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Japan rejects Olympics cancellation report as teams back Games

Japan rejects Olympics cancellation report as teams back Games

Japan dismissed a report claiming officials view the cancellation of the Tokyo Olympics as inevitable on Friday, as heavyweights from the United States, Canada and Australia said they were still preparing for the Games.

Deputy government spokesman Manabu Sakai said "there is no truth" in The Times report, which quoted an anonymous source from the ruling coalition as saying that "the consensus is that it is too difficult" to hold the Games.

It is the latest article to cast doubt on the troubled 2020 Olympics, which were postponed due to the coronavirus last year but have been hit by a surge in cases and plummeting public support.

However, Prime Minister Yoshihide Suga insisted on Friday that he was "determined" to hold the event "as proof that humanity will have overcome the virus."

The Tokyo 2020 organizers said they were "totally focused on hosting the Games this summer."

And the national Olympic committees of the United States, Canada and Australia said they were preparing to send teams to Japan.

The statements from Canada and Australia contrast with those of last year, when they recalled their athletes before officials made the unprecedented decision to postpone.

However, despite denying the British report, Sakai said a decision was looming for Japan.

"At some point, naturally, we will make a decision on whether or not we will really keep it," he said.

"Until then, the Japanese government will do what it has to do and will progress and prepare for it."

Concerns have risen as Japan battles a third wave of Covid-19 infections, with polls showing that around 80 percent of Japanese are opposed to hosting the event this year.

The Olympics were never canceled in peacetime.

But the president of the International Olympic Committee, Thomas Bach, said there was "no reason whatsoever" for them not to go ahead on July 23 as scheduled.

"That is why there is no plan B," he told Japan's Kyodo news agency.

- 'The Tokyo Games are on' -

Japan and the IOC took the historic step of postponing the Games last March after Australia and Canada said they would not send teams to Tokyo when the pandemic worsened.

On Friday, the executive director of the Australian Olympic Committee, Matt Carroll, dismissed another withdrawal and called the reports about the cancellation of the Games as an "unfounded rumor".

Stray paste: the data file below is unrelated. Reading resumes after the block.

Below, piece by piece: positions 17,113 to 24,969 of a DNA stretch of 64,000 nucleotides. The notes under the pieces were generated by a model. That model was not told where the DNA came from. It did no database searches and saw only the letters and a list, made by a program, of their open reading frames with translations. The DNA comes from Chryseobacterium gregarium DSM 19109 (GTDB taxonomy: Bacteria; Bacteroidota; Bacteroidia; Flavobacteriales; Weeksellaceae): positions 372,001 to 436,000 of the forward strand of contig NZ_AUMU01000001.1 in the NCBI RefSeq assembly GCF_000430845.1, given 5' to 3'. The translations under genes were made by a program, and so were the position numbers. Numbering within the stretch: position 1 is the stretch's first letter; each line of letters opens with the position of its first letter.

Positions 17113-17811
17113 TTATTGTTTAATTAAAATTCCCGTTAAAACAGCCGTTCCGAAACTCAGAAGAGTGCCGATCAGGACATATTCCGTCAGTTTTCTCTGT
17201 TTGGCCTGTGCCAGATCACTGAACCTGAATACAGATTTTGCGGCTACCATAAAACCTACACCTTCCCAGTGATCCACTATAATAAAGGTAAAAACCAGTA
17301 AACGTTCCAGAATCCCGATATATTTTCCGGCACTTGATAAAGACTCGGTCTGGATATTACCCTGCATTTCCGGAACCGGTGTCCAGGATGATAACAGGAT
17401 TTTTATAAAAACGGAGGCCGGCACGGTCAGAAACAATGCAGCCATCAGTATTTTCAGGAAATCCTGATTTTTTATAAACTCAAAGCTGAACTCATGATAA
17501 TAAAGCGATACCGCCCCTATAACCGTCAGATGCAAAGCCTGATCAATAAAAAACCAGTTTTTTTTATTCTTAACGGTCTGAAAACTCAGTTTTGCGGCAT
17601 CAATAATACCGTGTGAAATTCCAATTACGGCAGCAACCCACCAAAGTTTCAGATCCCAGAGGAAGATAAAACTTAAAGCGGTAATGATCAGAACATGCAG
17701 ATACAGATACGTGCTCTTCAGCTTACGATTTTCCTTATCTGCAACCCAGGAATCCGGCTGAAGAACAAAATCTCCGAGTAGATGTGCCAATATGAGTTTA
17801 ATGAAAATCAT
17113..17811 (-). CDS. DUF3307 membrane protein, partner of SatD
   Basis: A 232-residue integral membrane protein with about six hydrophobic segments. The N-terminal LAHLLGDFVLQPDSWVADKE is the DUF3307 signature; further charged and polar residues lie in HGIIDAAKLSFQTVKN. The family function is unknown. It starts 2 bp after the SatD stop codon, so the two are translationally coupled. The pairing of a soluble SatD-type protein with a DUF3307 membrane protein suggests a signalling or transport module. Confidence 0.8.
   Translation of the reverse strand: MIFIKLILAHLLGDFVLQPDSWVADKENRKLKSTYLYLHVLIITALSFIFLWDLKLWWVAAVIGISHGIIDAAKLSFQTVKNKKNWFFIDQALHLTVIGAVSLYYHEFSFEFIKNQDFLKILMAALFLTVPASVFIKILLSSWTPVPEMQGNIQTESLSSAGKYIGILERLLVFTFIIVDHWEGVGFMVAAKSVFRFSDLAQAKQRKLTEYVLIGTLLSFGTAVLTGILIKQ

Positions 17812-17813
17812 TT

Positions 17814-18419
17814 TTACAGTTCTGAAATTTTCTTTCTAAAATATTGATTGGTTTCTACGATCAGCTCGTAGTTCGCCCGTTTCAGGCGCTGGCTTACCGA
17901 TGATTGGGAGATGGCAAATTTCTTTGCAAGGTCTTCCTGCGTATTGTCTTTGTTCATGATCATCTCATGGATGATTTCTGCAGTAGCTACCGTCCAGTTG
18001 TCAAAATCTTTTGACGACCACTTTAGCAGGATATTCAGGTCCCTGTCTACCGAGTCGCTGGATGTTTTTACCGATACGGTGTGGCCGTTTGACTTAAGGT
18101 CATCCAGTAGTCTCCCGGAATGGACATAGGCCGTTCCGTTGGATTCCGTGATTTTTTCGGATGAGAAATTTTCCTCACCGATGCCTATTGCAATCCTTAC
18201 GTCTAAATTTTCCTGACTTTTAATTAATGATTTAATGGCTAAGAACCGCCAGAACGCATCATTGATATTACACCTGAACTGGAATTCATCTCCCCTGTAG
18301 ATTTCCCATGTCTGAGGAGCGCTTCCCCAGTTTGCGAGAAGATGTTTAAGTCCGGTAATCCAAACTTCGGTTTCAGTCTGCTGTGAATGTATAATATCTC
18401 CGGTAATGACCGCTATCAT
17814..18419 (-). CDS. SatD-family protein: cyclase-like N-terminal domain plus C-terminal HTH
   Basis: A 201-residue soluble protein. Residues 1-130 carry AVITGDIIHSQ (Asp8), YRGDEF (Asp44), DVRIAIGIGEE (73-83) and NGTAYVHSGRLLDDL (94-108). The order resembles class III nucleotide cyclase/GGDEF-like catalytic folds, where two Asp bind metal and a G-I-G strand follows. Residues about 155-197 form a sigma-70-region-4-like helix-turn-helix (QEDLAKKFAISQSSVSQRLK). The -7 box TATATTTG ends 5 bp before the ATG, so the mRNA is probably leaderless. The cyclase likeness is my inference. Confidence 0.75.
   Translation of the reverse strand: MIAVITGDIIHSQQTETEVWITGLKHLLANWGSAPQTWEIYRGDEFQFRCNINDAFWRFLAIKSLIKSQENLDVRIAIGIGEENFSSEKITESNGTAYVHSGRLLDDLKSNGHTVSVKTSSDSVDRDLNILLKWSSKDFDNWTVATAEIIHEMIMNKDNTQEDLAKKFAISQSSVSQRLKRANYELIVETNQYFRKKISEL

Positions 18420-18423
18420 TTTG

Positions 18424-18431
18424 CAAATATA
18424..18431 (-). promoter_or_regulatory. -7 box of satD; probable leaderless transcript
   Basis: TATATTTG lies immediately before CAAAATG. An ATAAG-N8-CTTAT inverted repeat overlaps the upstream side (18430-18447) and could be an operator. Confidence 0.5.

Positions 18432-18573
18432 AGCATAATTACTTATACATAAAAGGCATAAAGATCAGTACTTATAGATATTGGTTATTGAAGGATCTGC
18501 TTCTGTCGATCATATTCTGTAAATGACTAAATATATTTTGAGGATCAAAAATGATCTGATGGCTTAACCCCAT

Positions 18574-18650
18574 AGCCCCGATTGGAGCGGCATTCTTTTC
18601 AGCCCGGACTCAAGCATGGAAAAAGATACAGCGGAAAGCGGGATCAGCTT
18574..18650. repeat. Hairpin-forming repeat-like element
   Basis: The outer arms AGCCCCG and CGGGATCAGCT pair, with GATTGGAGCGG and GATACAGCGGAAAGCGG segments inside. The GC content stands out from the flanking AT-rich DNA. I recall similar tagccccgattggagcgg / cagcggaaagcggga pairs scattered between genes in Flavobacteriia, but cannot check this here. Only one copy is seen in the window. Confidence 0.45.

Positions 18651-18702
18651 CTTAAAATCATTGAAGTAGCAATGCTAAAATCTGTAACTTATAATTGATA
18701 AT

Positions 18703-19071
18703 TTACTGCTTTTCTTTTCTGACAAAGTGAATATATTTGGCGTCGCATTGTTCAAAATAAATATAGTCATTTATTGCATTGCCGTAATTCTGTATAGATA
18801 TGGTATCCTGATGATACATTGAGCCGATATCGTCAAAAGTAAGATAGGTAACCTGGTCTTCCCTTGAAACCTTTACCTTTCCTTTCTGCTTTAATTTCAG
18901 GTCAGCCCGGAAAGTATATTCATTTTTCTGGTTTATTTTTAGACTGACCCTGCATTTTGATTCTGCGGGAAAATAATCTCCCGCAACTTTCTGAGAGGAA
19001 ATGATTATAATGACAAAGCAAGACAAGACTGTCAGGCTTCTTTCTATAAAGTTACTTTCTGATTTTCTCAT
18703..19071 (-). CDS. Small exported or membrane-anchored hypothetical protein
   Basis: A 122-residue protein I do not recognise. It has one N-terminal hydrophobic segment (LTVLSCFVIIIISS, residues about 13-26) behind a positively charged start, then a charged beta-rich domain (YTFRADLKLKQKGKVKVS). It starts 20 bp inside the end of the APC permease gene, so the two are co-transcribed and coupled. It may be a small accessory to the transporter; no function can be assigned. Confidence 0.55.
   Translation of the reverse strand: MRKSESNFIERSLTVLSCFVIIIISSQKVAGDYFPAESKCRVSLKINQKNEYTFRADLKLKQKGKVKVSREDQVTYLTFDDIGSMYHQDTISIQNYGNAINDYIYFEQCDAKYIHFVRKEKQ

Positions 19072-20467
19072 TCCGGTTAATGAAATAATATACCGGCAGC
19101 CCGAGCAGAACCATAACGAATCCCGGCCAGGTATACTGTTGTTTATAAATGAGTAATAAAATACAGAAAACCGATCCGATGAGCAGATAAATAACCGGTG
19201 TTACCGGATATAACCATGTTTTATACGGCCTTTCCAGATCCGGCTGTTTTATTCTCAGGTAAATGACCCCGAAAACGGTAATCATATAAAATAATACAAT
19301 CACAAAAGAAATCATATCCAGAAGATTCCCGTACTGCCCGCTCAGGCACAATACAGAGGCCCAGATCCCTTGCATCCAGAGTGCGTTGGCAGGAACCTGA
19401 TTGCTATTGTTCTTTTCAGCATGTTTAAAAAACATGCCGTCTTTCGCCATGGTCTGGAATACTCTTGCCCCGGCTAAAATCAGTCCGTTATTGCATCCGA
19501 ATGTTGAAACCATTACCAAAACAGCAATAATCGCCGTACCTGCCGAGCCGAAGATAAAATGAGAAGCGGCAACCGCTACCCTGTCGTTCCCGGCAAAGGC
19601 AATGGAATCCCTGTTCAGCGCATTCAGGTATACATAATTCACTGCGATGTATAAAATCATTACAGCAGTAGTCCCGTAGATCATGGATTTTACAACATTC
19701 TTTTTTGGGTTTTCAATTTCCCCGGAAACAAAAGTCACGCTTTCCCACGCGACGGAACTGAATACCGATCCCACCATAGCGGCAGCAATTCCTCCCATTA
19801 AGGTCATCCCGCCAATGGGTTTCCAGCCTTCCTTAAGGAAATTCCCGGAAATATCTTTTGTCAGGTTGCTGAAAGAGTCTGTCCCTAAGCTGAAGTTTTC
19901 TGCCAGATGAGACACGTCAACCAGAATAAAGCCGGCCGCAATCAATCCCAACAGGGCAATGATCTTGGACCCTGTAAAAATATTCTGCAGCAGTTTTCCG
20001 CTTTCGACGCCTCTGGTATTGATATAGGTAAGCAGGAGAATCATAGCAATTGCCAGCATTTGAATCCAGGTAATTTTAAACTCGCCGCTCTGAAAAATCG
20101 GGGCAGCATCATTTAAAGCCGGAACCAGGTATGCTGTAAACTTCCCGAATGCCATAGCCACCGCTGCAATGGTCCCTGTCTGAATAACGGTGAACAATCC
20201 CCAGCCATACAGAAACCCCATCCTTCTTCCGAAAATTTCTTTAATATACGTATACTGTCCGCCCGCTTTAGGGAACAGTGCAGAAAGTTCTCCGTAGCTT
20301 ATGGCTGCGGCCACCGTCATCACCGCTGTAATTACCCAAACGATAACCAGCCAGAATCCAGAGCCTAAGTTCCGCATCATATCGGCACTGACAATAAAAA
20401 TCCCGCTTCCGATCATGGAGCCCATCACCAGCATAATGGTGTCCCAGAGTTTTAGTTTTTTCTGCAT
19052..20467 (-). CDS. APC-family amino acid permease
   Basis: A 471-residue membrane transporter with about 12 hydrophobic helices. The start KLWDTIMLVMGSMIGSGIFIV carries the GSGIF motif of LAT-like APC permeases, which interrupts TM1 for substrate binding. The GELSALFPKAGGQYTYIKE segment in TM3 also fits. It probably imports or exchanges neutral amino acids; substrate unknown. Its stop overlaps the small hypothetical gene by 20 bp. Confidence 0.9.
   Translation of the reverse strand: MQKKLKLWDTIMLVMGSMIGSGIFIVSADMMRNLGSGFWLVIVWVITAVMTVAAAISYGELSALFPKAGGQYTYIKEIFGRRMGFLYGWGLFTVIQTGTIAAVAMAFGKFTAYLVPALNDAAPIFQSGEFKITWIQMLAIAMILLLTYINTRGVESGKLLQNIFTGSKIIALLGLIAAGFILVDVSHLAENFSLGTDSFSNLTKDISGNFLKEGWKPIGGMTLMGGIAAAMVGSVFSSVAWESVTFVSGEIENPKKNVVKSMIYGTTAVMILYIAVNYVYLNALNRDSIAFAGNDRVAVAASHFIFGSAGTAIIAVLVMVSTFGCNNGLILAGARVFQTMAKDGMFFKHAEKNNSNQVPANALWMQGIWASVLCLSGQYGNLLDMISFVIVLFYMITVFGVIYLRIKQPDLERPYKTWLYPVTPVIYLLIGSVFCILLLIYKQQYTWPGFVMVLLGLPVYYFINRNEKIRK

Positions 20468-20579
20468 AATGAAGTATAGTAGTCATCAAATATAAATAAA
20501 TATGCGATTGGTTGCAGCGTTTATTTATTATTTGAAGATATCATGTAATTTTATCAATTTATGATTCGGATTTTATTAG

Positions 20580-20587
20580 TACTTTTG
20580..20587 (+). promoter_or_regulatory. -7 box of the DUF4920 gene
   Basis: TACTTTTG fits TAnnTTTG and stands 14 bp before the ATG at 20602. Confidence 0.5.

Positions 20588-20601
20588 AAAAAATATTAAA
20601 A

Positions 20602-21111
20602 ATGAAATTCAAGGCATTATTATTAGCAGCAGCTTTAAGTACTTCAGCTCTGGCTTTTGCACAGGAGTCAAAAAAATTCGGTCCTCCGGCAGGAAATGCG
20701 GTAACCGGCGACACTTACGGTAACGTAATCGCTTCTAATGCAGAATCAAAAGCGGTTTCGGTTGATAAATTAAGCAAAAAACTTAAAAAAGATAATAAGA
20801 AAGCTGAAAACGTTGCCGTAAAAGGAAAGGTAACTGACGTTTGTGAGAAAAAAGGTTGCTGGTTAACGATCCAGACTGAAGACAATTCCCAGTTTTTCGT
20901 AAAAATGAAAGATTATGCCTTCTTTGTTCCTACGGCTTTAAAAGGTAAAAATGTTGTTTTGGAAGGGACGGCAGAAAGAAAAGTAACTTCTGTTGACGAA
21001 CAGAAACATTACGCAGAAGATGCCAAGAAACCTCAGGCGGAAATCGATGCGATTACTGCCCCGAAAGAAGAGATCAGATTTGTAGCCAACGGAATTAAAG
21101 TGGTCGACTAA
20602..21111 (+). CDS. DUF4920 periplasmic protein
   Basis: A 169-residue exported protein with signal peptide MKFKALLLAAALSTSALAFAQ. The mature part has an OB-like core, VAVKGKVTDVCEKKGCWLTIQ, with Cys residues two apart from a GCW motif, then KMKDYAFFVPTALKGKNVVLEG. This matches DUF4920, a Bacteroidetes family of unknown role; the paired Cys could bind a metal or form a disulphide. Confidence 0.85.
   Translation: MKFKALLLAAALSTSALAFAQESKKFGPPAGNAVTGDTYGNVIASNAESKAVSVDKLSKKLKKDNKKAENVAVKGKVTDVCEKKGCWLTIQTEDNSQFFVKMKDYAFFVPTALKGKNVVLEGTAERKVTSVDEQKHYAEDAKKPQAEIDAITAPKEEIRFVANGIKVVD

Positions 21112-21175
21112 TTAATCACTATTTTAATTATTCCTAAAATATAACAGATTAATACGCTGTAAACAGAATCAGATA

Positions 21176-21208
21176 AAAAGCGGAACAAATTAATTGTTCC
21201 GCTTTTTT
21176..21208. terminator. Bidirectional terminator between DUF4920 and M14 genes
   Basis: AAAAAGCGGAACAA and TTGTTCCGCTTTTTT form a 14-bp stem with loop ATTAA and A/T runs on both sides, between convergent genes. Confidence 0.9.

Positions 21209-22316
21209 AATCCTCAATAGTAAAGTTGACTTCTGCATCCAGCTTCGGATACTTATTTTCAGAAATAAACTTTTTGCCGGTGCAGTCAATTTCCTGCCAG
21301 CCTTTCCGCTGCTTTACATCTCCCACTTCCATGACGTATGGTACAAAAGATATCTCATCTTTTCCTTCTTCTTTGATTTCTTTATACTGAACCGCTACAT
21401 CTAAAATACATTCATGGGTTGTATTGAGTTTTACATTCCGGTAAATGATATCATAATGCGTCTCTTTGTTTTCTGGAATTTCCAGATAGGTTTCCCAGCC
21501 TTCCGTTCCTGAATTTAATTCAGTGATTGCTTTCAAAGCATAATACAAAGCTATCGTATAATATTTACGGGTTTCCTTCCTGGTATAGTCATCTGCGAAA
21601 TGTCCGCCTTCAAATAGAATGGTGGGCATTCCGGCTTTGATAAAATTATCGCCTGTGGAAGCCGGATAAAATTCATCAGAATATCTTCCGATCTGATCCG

"The Tokyo Games are underway," he told reporters in Sydney.

The Executive Director of the Canadian Olympic Committee, David Shoemaker, also endorsed the Games, saying on Twitter that his organization is "confident that the Games can be organized safely and successfully."

The United States Olympic and Paralympic Committee did not cast a vote of confidence, but said it remained focused on preparing for the Games.

"We have not received any information to suggest that the Games will not go as planned, and our focus continues to be the health and preparation of Team USA athletes prior to this summer's Games," he tweeted the USOPC.

Japan rejects Olympics cancellation report as teams back Games

Tokyo Governor Yuriko Koike said she had no idea where The Times got the information from, insisting the cancellation had not been discussed.

"We have been firmly coordinating with the government, the organizing committee and the IOC ... and the truth is that there has been no talk of cancellation or postponement," she told reporters.

Tokyo 2020 CEO Toshiro Muto told AFP this week that the organizing committee is "unwavering" in holding the event this year, but he couldn't rule out doing it without spectators.

But nationally there are growing doubts, with opposition lawmakers in parliament calling on Thursday for the Games to be postponed or canceled.

And on Friday, the Tokyo Medical Association called for the event to be held behind closed doors.

"They must give up the idea of ​​having the party of the century by inviting people from various countries," its president, Haruo Ozaki, told the Asahi Shimbun newspaper.

"The feasibility of doing it without spectators should be considered."

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